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My most recent score is really quite boring, but surprisingly useful: They are 4 metal panels hooked together to form a square for holding things (so long as there's a floor in them which the scrap ones were missing). By using a series of tools, I was able to open up the hooks on one panel so that they could be stretched out into a line, hooked into a series to make a much larger contained area, and turned upside down, could keep bunnies at bay. I show below first approximately what they look like to start, and second how I hooked 3 units together, held it from toppling with a piece of bamboo, and used it to hold mulch and compost under my chicken perches. This particular chicken shelter is on enough of a slope, that the chickens kept kicking any mulch I added down the hill. Now it stays and builds up and hopefully will eventually make some decent compost.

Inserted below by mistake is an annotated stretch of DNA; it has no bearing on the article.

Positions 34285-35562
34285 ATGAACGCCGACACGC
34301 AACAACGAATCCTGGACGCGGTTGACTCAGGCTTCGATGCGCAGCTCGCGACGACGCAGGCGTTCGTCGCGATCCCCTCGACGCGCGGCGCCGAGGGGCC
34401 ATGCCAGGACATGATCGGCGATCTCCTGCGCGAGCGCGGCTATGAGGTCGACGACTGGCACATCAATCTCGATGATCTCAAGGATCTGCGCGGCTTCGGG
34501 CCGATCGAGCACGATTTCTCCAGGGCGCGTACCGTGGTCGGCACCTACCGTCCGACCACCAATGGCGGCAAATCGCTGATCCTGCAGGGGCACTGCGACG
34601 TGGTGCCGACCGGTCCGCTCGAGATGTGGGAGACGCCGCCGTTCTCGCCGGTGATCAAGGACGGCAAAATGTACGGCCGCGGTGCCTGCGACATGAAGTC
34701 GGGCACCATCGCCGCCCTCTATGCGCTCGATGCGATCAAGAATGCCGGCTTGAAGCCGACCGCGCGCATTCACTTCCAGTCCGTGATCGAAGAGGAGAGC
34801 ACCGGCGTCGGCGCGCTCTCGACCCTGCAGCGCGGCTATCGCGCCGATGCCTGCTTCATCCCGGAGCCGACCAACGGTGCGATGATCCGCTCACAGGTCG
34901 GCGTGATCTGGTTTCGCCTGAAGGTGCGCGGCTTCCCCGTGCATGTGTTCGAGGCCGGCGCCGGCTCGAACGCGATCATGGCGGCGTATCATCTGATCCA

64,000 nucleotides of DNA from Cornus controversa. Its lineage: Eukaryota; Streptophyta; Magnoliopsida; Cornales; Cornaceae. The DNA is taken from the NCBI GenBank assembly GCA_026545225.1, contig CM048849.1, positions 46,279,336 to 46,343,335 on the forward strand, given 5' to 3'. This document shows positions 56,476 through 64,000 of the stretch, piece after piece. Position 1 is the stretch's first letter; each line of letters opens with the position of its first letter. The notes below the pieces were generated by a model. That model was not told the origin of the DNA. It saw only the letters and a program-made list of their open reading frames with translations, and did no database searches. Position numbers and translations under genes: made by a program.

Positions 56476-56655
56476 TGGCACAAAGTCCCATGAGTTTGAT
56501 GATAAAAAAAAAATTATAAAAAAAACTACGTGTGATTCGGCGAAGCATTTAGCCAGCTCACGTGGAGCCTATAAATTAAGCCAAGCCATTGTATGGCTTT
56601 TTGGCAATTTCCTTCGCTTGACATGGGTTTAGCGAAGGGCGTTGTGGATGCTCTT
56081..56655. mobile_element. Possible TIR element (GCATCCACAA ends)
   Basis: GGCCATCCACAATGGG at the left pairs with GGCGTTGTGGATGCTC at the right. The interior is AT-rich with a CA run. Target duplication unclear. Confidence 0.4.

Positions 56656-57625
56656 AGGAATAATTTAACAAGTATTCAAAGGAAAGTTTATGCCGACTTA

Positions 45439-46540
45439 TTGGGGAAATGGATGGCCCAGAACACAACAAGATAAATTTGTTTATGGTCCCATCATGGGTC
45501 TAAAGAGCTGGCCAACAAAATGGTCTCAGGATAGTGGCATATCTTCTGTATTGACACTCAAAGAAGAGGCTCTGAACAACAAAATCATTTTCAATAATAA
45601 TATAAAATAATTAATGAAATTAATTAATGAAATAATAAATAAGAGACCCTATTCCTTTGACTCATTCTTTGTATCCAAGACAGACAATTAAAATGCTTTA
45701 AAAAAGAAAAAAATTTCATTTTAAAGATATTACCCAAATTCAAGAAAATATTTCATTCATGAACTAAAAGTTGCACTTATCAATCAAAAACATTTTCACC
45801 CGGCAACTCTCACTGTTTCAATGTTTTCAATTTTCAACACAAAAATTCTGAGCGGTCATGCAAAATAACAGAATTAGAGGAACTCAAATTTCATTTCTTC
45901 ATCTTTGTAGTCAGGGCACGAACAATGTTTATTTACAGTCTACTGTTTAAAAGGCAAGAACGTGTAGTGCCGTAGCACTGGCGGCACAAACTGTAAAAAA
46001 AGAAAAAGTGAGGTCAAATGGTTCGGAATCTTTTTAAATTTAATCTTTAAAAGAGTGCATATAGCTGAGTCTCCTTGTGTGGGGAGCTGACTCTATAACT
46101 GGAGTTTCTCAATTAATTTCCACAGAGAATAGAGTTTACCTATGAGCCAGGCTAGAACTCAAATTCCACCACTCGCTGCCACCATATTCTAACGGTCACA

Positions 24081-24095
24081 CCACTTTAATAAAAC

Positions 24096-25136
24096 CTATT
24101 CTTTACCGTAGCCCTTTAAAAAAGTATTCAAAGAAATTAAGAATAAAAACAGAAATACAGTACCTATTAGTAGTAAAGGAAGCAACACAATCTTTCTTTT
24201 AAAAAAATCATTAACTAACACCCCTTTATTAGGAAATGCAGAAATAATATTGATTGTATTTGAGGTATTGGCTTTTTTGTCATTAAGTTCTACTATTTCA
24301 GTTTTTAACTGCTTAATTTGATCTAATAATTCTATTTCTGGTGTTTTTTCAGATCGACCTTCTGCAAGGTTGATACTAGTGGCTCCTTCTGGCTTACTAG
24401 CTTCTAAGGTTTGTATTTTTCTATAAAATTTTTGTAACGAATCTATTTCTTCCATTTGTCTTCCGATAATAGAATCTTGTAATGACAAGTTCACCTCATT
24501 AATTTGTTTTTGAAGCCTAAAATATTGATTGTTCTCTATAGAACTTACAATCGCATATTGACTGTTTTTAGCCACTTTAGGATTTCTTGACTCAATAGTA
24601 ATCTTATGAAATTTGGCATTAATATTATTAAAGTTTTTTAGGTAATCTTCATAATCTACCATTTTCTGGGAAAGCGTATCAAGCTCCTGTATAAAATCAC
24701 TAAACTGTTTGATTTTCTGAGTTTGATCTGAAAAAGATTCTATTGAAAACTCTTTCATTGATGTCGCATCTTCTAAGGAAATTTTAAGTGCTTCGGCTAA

Salvaged-metal-square.jpg
metal square
makeshift-fencing-under-the-chicken-perches-to-hold-mulch.jpg
chicken pen
 
pollinator
Posts: 131
Location: South Carolina 8a
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No question, the most valuable thing I pick up from the "garbage," are the literal tons of free mulch people rake up and bag for me every fall. They even leave it on the curbside for me, for easy pickup!
 
gardener
Posts: 1757
Location: Los Angeles, CA
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Jay,

Your cigar factory haul looks amazing.  I love old cigar boxes -- I use them for all kinds of purposes.  And that cart -- I love that.  Great grab.

m
 
Posts: 79
Location: Haida Gwaii, British Columbia (7b)
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When I lived in Montreal, there was a week or so at the beginning of July - where some mayor in the past had made it a rule that everyone should move on this day. In a city full of apartments, that makes for one big mess, and a load of opportunity for treasure hunters!